SO the title of this post is a little deceiving. Mila didn’t actually make this completely by herself. I did the cutting, taping, and lettering. She did the painting part and then went to play. If she was a little older, like preschool age, I think she would have been able to do a lot more. The cutting is a little advanced, but I love perfectly imperfect crafts made by kids.

This was her first time experimenting with watercolor. She loves to paint, but usually uses craft paint. I was pretty impressed with how she did with the extra steps. She kept wanting to put her brush in the water, then paint, then back to the water. I ended up painting with her to show her how it went. For some reason, she was feeling the cool colors.

While she was off playing, I traced a bunny onto the paper. I used the same bunny outline as the one she did in her painting a few days ago. Then, I taped it on the back of Kraft paper and that onto random scrapbook paper too.

I took scrap white paper and taped it on the scrap paper to write on it as well.

This card turned out so cute. I actually am going to make myself one tonight, without the writing, to just have a keepsake for the year. If you find yourself missing family or have some free time tomorrow, this is a fun, easy craft that can be made adapted to any age.

It would be nice to send to relatives if you can’t see them tomorrow. Maybe I should’ve posted this earlier, but there’s always next year!

Again, wishing you all a happy and safe Easter Day.

If you decide to make this DIY Easter Watercolor Card, let me know in the comments. I love seeing your creations!

May We All Heal | Empty

I never knew what the word empty meant until thirteen months ago when I walked to the shower after giving birth. I felt nothing but the emptiness in me. The space Jensen occupied for thirty-eight weeks and two days, was eerily droopy and not right. My belly was this big, visual reminder that my baby had died. That the only, sacred place I held him was now this dreadful pit of despair.

The following weeks, I caught myself staring at the empty hole my body had every time I went by a mirror. Not only did I physically feel emptiness, my feelings began to feel the same. All the pain I felt was numbed by my brain. I didn’t allow myself to feel, so it was always just blank, but gosh did those tears fall.

On Jensen’s very first monthday, I promised myself (and him), that I would choose love. That’s how I’ve been able to get through each day, feeling that sweet love and wanting to do my best. When I wrote about him and how I was feeling with my still motherhood, I wanted to be brave. I projected that. But, I felt the emptiness. It was always there and it’ll always be here. Even with a whole year of grieving and healing behind me, emptiness.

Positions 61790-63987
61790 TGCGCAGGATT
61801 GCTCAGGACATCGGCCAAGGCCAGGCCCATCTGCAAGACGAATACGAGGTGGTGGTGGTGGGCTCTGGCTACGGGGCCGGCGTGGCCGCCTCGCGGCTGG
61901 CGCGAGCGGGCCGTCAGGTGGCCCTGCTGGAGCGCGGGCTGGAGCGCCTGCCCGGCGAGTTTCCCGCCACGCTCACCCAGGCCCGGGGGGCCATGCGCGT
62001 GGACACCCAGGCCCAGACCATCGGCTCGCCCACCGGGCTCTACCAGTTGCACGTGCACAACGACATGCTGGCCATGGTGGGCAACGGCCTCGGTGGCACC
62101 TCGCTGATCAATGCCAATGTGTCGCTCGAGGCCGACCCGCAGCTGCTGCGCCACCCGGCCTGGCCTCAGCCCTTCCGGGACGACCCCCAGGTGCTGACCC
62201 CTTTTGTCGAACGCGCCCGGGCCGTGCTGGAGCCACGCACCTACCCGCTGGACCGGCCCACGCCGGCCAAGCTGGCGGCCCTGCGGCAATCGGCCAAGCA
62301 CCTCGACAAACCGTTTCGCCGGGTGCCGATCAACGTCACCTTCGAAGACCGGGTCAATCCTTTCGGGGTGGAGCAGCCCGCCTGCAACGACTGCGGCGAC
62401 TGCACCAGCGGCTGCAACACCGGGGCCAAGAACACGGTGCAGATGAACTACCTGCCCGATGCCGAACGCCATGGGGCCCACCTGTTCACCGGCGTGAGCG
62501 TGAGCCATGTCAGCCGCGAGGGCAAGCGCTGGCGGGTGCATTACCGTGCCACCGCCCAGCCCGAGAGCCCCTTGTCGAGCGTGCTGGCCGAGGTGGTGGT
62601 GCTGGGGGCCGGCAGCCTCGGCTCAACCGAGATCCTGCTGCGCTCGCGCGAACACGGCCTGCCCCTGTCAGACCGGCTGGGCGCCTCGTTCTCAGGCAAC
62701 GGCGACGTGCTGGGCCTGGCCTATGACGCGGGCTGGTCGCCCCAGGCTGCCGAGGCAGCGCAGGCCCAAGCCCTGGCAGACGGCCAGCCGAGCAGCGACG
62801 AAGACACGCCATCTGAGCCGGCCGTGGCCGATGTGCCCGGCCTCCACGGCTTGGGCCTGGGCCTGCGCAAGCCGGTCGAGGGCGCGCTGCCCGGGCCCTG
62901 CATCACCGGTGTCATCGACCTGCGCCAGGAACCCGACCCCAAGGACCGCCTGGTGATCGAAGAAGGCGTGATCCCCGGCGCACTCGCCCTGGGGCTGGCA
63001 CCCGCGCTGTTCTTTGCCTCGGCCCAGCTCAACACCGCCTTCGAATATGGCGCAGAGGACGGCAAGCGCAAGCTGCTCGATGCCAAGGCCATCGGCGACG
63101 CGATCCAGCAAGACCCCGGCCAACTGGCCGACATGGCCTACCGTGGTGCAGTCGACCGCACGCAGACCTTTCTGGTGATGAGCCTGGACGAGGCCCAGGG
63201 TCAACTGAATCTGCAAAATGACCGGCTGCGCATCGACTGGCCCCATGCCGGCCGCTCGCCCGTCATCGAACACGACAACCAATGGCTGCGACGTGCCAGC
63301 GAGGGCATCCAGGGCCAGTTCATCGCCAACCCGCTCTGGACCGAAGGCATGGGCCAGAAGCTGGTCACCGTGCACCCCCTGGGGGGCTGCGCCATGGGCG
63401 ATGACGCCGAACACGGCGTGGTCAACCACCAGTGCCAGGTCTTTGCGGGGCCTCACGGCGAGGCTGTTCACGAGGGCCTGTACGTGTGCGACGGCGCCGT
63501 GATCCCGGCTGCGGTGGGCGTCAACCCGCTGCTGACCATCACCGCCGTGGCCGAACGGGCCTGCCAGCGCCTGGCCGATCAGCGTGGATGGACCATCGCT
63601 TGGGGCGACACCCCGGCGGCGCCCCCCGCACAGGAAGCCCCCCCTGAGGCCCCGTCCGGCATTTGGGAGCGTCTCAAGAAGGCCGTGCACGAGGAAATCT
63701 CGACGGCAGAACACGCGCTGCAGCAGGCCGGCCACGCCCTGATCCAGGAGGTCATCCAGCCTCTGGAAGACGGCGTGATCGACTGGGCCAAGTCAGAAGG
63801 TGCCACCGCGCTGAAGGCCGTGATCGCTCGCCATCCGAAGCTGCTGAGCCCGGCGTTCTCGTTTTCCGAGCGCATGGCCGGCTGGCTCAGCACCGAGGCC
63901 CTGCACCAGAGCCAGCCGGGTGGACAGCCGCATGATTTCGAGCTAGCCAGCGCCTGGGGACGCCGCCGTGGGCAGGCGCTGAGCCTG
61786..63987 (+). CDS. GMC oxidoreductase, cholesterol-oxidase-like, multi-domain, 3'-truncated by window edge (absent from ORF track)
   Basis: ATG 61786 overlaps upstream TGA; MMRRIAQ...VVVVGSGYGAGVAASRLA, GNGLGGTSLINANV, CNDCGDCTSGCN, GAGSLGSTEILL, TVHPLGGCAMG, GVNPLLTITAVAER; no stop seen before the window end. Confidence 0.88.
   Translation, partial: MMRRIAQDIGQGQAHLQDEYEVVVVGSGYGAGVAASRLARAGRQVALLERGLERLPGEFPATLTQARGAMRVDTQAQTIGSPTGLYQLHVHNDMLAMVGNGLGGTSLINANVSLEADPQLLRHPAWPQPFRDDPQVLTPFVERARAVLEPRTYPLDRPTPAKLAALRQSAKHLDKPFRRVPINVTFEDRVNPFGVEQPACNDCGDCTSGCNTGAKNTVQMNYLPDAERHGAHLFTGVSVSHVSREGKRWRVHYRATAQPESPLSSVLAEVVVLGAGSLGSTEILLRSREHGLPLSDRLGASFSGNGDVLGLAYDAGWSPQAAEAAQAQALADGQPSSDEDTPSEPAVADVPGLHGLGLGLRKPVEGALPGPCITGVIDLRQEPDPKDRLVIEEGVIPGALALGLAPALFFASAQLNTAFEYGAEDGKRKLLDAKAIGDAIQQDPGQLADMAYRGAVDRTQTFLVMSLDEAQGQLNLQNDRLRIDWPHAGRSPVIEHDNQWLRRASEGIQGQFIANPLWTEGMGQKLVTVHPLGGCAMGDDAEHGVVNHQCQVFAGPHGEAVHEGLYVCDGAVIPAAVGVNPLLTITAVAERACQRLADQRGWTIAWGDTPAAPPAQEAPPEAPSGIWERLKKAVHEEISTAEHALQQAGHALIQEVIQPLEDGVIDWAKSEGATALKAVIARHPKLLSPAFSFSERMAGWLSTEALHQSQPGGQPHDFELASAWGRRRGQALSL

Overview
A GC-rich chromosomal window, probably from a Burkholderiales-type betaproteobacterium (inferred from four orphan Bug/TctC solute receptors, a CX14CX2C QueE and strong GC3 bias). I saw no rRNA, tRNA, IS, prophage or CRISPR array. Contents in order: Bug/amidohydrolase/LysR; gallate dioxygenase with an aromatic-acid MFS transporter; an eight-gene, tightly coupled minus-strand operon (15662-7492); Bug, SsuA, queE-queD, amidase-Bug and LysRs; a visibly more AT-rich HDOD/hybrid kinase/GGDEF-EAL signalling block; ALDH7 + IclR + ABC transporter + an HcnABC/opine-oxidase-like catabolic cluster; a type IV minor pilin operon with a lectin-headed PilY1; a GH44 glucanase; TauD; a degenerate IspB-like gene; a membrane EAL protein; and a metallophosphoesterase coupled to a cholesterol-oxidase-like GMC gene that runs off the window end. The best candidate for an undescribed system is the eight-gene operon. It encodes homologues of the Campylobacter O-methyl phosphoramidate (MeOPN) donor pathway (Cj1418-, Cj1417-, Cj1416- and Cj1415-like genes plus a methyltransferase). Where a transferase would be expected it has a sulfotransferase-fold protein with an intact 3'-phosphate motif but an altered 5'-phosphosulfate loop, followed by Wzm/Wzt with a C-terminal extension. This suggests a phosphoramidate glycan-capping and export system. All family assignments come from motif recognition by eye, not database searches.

When I wake up every morning, I don’t choose to be sad or let grief overwhelm me. I try to wake up and smile as I say ‘good morning, Jensen,’ as I give his bear a hug. Maybe sometimes I have to smile through the tears from waking up from a nightmare, but I try. I try my best. Yet, as the day goes on his absence is so present, the emptiness grows. My house is empty. My womb is empty. My heart even feels empty sometimes. I don’t choose this at all. I’ll always pick love instead of pain, but I can’t stop this feeling.

Feeling empty draws you in. A person can even get lost in feeling that way.

Today I felt empty. Maybe because I was thinking about this prompt all day or that it’s the fifth of May. I questioned myself if I always feel this way, but it’s more noticeable since I’m focusing on it.

I reminded myself that whatever I feel is okay. A person cannot make themself feel a certain way. You have to let whatever comes to you pass through and not suppress it. Being sad doesn’t make me a horrible person. Feeling empty doesn’t mean I have to fill it with something else. This grief journey is a huge learning process of knowing my ‘new normal.’ That comes with positive and negative thoughts, feelings, and beliefs.

What I want to leave you all with is feeling empty after loss is normal. Your baby’s physical body is gone. There’s no weight there anymore, but there’s something that remains. Even when it feels like storm clouds are happening on the outside and nothing is on the inside, I promise you this one thing stays.

Love.

I know there will always be a missing part of your heart and an empty feeling in your belly from where your child left, but what remains in the emptiness is love.